It was the last gig at that venue so we had to load out that night. Of course, it hadn’t snowed for the last five days so what happened – it started to snow like shaking a giant snow-dome and we had to load out in a raging blizzard!
The chalet was at the top of a long steep driveway. I backed the truck up to it as close as I could so there was less far to stagger in the snow with all the gear. It took us so long that there wasn’t a soul around when we finally got all the gear in the truck. We had a couple of drinks and then fell into our bunks.
The next morning we were off to Cooma in the Snowy Mountains, so we were up bright and early and into the truck. There was snow everywhere, and the battery was so flat that the starter motor solenoid wouldn’t even click.
“We’ll have to roll start it.” I announced. Chris looked grim, tightened his seatbelt and gripped the dashboard.
I put the truck into second gear, switched on the ignition and put the clutch in. Seven tons slowly lurched forwards. As we got halfway down the driveway I lifted the clutch, the truck shook, jerked and rattled but wouldn’t start. There was a right angle corner at the end of the driveway which turned on to the road, also completely covered in snow. The truck lumbered to the corner. I tried the clutch again – no go.
I left the clutch up, hit the brakes and spun the wheel, and we executed a perfect four-wheel drift (actually six-wheel!) around the corner. I straightened it up and we rolled off down the winding mountain road.
‘Jeez I hope this thing starts,’ I thought, because without the engine we’ve got no brakes! I pulled the choke out as far as it would go, and tried again. After a few horrendous jerks, when I fully expected to see the engine launch itself through the bonnet, the engine finally fired. I gave it a couple of seconds to settle down, then I cautiously tapped my foot on the brakes.
All six wheels locked up instantly, and all seven tons of us slid sideways. I looked across at Chris. His face was whiter than the fresh snow outside.
“Brakes work OK,’ I yelled, wrestling with the steering wheel to bring the juggernaut back onto a straight line. “Maybe I’ll just leave it in second gear until we get below the snow line.”
“Good idea,” muttered Chris through his gritted teeth, never once taking his eyes off the winding expanse in front of us.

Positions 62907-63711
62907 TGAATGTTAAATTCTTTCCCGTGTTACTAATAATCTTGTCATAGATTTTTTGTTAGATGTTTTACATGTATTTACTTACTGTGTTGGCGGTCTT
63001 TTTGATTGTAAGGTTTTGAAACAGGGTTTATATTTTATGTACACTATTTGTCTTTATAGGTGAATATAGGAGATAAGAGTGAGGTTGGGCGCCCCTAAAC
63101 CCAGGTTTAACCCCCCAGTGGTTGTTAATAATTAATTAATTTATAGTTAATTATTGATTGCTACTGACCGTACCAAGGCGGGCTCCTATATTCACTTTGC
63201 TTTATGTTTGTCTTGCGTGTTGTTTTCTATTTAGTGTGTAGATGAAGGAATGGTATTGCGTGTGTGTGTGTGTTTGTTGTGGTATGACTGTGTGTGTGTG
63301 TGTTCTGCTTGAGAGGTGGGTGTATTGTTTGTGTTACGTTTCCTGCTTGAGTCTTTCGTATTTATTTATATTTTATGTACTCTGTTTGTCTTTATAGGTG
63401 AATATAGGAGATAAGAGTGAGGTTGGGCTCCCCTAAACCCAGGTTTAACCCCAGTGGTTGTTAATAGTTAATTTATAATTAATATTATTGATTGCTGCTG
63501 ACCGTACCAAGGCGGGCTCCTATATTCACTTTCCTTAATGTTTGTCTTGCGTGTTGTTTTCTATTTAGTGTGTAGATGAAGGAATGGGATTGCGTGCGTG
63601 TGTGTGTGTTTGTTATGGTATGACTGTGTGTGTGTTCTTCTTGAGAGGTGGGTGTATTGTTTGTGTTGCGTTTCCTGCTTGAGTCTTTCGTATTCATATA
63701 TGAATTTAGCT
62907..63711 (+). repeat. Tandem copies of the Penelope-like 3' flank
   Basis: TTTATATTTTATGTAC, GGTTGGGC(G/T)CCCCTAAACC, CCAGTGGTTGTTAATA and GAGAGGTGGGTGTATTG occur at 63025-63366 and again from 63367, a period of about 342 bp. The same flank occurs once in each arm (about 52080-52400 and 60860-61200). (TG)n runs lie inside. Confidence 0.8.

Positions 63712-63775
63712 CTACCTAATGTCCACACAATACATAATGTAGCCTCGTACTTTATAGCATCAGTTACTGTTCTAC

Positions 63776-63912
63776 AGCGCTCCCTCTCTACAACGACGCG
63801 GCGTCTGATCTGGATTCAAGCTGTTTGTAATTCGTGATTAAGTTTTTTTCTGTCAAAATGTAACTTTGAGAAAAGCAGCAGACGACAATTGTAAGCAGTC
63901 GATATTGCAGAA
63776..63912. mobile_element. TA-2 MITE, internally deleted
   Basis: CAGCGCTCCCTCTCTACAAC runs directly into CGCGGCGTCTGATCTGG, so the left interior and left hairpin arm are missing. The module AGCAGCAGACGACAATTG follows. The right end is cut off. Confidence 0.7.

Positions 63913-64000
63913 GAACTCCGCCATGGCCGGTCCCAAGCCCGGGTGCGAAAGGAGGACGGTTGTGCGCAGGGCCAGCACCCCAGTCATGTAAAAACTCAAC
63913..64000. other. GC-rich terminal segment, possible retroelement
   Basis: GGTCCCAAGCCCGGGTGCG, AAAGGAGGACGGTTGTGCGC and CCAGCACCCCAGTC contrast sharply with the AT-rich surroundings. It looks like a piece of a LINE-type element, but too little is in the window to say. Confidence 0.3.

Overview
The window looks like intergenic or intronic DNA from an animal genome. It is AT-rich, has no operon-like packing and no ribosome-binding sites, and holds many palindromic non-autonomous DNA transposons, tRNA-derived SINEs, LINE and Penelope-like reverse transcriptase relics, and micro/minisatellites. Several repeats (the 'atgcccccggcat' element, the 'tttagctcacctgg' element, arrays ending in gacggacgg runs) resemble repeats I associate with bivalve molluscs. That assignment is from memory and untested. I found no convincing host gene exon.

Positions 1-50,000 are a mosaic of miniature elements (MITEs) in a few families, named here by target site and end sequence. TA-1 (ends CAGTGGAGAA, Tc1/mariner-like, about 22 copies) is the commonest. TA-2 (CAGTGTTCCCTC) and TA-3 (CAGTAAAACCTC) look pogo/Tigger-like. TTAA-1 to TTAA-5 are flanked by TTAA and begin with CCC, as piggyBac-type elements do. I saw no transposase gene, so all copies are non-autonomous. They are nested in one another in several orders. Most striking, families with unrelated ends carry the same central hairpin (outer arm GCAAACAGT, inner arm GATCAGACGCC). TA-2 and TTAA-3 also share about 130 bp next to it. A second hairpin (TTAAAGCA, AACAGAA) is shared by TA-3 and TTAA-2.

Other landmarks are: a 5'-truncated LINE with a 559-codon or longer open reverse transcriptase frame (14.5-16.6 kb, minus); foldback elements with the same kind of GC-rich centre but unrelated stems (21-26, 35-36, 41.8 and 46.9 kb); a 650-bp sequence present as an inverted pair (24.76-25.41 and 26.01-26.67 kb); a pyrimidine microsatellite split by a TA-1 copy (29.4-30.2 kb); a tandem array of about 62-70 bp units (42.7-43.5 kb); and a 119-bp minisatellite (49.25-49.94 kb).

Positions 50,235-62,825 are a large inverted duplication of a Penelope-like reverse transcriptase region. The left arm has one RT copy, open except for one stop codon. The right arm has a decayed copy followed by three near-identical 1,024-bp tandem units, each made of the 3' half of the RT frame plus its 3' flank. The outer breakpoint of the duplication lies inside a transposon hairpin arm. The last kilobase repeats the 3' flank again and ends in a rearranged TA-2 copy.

As we came around the next corner we could see tyre tracks leading over to the edge of the road, and just make out the back end of an EH station wagon sticking up out of the snow. It had obviously slipped off the edge, and three or four people were milling around it scratching their heads.
“Hey look”, said Chris, “Some poor bastard’s gone over the edge. Let’s check it out.”
“OK” I said, but I didn’t have to move the wheel – it seemed to have a mind of its own.
“Shit!” I yelled, “I think we’re going to join him!” and we drifted slowly along the same tracks that the car had left. The people saw us getting closer, and closer, and they scattered in all directions when they realised we couldn’t stop.
At the very last second the tyres bit into the road and we managed to steer our way around the corner, although as I looked in the rear view mirror I could see that the rumble of our passing caused the car to slip another couple of lengths down the mountainside. I turned to Chris.
“No problems, see?” I patted the dashboard. “We’ll get the old tub through. How’s the underwear?”
This article first appeared in the October 2018 edition of CX Magazine – in print and online. CX Magazine is Australia and New Zealand’s only publication dedicated to entertainment technology news and issues. Read all editions for free or search our archive www.cxnetwork.com.au
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The theme for the October 2018 edition of CX Magazine was ‘Projection’. Read more:
Creative Projection Mapping with TDC’s Pete Lynn
Antartica – While You Were Sleeping
Choosing the Best Projector
Technology Engages Students in Learning
From Projector to Plate – Encore Serve up a Sensory Feast
3D Modular Panels for Projection Mapping
Borderless Projection in the Age of LED
Video Projection History – The Talaria
Simon Byrne: Let There Be Projected Light
Duncan Fry: Snow Job – The Projector from the Smithsonian